Popularity of Beer as a Drink
Fermented liquid containing in most cases carbon dioxide gas made from malted barley and cereals is termed beer. Industrial production of beer envisages the large-scale production of this liquid. Beer, in terms of popularity as a drink, is third in the world. It only lags behind water and the ever-popular beverage tea.
Materials that compose the initial malt
Wheat, rye and barley are the material commonly used for the preparation of the malt. For this one has to allow the cereal to germinate. Addition of the enzymes to the cereal grains takes place next. Saccharification of starch needs the presence of enzymes. In this, the conversion of starch to sugar takes place.
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Beginning of the Fermentation Process
Fermentation happens now. The final color of the beer will depend on the amount of roasting the cereal grain is given. It all begins with the crushing of the grains in a mill. This increases the surface area and thus enhances the brewing process.
The smaller pieces of husk separate from the grist and mashing takes place. Mashing consists of adding hot water to the grist and this takes place in the mash tun. Temperature rests take place during the mashing period of about 2 hours. These temperature-rests help to release the enzymes that are instrumental in converting the starches to dextrines and subsequently to sugars like maltose.
|Resting temperature (˚C)||Breaks or converts|
|40||Beta-glucans à beta-glucanase|
|52||Proteins à proteinase|
|67||Starches à sugar|
Regulating the resting temperatures
The sugars now undergo fermentation action by the yeast. Higher resting temperatures will create higher types of sugars while lower resting temperatures will produce lower types of sugars. Lower types of sugars undergo conversion easily by the yeast unlike the ones at the higher end of the scale. By resting the mash at higher temperatures, one will obtain beer with more sugar and less alcohol content.
Cooking the wort
One has to pump the mash now towards the filtration zone. Lautering happens inside a lauter tun. Here the liquid separates from the grain and escapes through the false bottom provided in the tun. This liquid or the wort goes to the kettle for cooking. Addition of hops, sugars or fruits takes place here to enhance the flavor.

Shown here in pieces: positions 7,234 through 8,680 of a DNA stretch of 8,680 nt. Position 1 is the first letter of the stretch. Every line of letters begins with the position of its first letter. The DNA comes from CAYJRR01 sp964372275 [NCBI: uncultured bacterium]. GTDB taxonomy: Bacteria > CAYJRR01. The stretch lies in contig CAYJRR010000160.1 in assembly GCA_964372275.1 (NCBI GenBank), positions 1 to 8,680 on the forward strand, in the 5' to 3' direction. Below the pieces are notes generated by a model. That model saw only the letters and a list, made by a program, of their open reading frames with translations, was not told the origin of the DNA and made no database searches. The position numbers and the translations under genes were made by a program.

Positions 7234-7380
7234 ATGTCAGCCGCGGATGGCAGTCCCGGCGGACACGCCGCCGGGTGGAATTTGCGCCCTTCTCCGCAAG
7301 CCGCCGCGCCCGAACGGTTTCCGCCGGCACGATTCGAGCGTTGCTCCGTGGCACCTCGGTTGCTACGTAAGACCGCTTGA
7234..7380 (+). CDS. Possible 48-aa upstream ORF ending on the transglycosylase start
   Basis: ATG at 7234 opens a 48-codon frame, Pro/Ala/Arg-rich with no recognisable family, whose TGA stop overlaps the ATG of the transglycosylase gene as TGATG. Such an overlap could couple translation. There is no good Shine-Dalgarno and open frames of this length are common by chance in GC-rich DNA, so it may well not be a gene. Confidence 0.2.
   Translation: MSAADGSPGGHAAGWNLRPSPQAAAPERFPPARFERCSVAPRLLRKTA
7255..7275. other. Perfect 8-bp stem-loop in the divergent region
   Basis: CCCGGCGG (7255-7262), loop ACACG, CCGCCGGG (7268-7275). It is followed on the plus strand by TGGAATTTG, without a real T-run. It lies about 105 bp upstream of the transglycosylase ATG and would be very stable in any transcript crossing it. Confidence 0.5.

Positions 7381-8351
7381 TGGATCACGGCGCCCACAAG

Hops are added mainly for their worth as preservatives. However, they are bitter and the bitterness one sees in beer is because of the hops. During the boiling, the enzyme action ceases, hops convert to isomers and proteins precipitate out of solution. Addition of sugar or fruit takes place as per the requirement. Carbonization is the process whereby carbon dioxide addition in the beer takes place in stages. Certain beers continue fermenting and carbonization in the bottle. This can only happen if there is sugar present for fermentation.
Classification of beers
|Type of Beer||Fermenting Temperature (˚C)||Also known as||Color of the Beer|
|Ale||17 – 24||Top-Fermenting beer||Very pale to dark opaque|
|Lager||10||Bottom-Fermenting||Light to deep black|
|Lambic||Local climatic temperature||Spontaneous fermentation||Depends on the brand|
|Mixed||—||—||Depends on the mix|
Whirlpool Method of removing Solids
The final step in the boiling is the cooling process. Spinning the dense solid vegetable matter and hops present in the liquid helps the sedimentation and solids escape from the liquid through the cone present in the center of the tun. The floor is slightly sloped to ease the liquid towards the exit.
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Cooling the wort thoroughly
Wort, which is hot, has to now cool for the next stage. The hop filtration effectively removes all suspended matter from the liquid. Heat exchanger plates helps one to achieve this end. The plates have ridged structure with alternating paths for two fluids. One fluid is the hot wort. The other is the cooling liquid usually water. The effectiveness of the heat exchanger can be seen in manner the wort loses heat and the temperature lowers to 17˚C from 92˚C while the water increases in temperature from 9˚C to 81˚C. Cooling reduces the potency of the yeast and so they send oxygen through the wort.
Fermentation through Yeast
Yeast now metabolizes starch into alcohol. In addition, there is a significant amount of carbon dioxide produced. This gives the beer its frothy appearance. This process takes place in stainless steel tanks. After fermentation, the beer is conditioned. A bung device stoppers the tanks. The carbon dioxide produced naturally carbonates the beer; one can increase or decrease the amount of carbon dioxide by adjusting the pressure of the bung device. The beer is now around freezing temperatures. The proteins coagulate and settle with the yeast. Phenolic compounds are insoluble at lower temperatures and this increases the flavor of the beer. However, if the pressure drops, the beer will go flat.
Filtration and Packaging
Filtration is not a necessity though filtered beer looks sparkly and shiny to look at. Rough filtering with Kieselguhr filters result in cloudy beer. Sterile filters remove all microorganisms from the beer. Fine filters could sometimes remove the color from the beer and alter the body considerably.
Packaging takes place in kegs, barrels or tanks. The beer leaves the factory or refinery in this manner. Most of the refineries include bottle packaging, as this is convenient to store as well as transport.
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